Distagon is the name Zeiss gives to its wide-angle lenses that use a retrofocus design. Short focal lenses are typically composed of glass elements whose shapes are symmetrical in front of and behind the diaphragm. As focal length decreases, the distance from the rear element to the film plane or digital sensor decreases and could even protrude into the mirror box requiring the camera to be in mirror lock-up mode to use the lens. A retrofocus lens solves this problem by using an asymmetrical design that allows the rear element to be further away from the plane of focus than its effective focal length might normally suggest.
The Distagon T* 18mm f/3.5 lens, that I used to make the above photograph, is surprisingly small and light for its wide 90 degree angle-of-view with full-frame sensor cameras where’s it capable of delivering true wide-angle lens performance.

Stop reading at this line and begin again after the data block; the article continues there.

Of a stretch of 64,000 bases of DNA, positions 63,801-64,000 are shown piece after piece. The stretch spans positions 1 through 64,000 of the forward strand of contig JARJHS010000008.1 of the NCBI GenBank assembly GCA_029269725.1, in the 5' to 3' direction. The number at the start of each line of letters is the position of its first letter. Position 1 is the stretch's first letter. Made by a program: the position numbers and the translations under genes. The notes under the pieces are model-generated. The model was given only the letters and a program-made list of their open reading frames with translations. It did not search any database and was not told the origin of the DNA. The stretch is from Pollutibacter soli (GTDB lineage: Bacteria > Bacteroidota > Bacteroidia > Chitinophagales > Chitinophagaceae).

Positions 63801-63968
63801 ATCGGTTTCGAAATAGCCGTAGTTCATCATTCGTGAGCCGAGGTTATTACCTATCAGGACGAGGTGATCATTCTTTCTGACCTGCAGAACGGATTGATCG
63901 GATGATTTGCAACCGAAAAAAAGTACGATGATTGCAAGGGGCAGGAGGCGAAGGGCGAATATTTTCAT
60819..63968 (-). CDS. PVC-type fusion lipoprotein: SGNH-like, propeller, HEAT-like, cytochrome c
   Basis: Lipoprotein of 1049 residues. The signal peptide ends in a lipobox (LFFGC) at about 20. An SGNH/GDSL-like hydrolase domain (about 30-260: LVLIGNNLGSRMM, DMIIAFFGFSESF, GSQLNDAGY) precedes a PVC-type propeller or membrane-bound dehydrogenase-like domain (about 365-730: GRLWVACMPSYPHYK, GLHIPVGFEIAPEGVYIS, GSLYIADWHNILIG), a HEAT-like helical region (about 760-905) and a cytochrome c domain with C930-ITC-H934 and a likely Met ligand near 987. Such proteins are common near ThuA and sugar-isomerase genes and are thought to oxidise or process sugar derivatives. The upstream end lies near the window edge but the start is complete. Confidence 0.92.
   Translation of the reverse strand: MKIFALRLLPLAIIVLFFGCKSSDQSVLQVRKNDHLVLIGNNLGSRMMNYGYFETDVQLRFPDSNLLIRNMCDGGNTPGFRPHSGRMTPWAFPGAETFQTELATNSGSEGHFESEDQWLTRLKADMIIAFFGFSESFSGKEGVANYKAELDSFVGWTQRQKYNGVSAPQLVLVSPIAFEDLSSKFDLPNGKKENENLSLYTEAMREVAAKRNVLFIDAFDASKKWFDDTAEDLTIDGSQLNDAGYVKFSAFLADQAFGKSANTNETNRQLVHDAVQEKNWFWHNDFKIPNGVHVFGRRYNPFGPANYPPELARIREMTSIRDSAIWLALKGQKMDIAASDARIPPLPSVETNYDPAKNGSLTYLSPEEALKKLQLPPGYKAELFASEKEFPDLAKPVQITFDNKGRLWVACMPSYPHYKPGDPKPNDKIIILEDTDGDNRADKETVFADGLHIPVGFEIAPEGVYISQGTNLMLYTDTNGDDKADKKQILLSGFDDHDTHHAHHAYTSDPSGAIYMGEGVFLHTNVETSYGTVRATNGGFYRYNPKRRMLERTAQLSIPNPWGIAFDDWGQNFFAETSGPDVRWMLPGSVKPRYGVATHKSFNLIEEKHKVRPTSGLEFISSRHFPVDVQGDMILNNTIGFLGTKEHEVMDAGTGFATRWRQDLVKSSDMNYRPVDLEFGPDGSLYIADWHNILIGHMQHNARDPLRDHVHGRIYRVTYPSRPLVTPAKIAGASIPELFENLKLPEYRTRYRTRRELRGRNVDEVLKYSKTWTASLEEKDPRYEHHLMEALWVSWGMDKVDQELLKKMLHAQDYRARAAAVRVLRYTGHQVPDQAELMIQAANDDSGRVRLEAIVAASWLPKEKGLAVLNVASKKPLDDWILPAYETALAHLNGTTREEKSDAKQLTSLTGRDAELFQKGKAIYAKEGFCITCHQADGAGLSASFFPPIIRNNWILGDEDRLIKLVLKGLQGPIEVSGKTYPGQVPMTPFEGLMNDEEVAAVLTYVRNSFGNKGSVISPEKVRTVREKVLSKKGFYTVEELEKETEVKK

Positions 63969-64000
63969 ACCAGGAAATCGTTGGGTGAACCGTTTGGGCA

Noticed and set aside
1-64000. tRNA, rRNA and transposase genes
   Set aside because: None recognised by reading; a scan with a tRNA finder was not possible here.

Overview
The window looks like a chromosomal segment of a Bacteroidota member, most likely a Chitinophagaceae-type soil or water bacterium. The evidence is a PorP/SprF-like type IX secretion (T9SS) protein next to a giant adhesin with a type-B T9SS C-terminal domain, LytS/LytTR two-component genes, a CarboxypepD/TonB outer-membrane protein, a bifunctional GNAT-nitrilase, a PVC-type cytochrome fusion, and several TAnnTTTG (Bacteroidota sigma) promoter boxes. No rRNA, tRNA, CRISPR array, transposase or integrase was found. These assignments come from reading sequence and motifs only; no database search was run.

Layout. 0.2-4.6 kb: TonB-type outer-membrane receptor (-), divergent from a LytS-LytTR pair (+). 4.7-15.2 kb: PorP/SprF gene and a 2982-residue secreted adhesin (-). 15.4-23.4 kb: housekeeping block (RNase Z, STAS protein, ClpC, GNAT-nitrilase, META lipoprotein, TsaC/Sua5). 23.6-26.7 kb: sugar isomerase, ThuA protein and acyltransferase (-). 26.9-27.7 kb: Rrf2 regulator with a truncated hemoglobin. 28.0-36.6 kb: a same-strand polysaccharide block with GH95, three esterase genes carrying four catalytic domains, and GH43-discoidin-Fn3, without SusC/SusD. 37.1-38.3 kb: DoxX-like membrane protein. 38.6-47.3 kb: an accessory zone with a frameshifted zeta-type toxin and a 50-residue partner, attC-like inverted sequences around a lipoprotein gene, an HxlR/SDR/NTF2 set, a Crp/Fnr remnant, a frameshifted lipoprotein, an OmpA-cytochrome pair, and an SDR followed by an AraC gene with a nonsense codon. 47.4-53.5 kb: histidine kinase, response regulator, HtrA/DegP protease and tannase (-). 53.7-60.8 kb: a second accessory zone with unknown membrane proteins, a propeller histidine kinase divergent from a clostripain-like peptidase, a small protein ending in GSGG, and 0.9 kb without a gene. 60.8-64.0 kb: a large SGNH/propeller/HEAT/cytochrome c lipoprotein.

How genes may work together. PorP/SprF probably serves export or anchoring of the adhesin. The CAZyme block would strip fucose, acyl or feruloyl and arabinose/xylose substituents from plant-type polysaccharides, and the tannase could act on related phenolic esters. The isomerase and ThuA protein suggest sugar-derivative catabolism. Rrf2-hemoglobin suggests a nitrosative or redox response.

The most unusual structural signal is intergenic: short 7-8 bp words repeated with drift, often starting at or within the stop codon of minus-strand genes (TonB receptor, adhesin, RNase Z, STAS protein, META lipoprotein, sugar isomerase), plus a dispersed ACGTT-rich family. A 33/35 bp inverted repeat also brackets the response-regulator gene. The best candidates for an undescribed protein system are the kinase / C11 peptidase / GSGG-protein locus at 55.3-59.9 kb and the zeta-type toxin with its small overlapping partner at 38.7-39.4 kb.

This digital IR shot was made at Barr Lake State Park the day before a big snowstorm was due to blow most of those leaves away. Camera was an LifePixel IR-converted EOS Digital Rebel Xti and 18mm Distagon T* f/3.5 and the balance on the lightweight Xti body was superb. The Digital Rebel’s 1.6x multiplication factor changes the angle-of-view to the equivalent of a 29mm lens (on 24x36mm format.) Exposure was 1/125 sec at f/16 and ISO 400 with a plus one-stop exposure compensation.
If you want to save a few bucks when converting your camera to infrared when ordering a conversion from LifePixel, use the coupon code “farace.”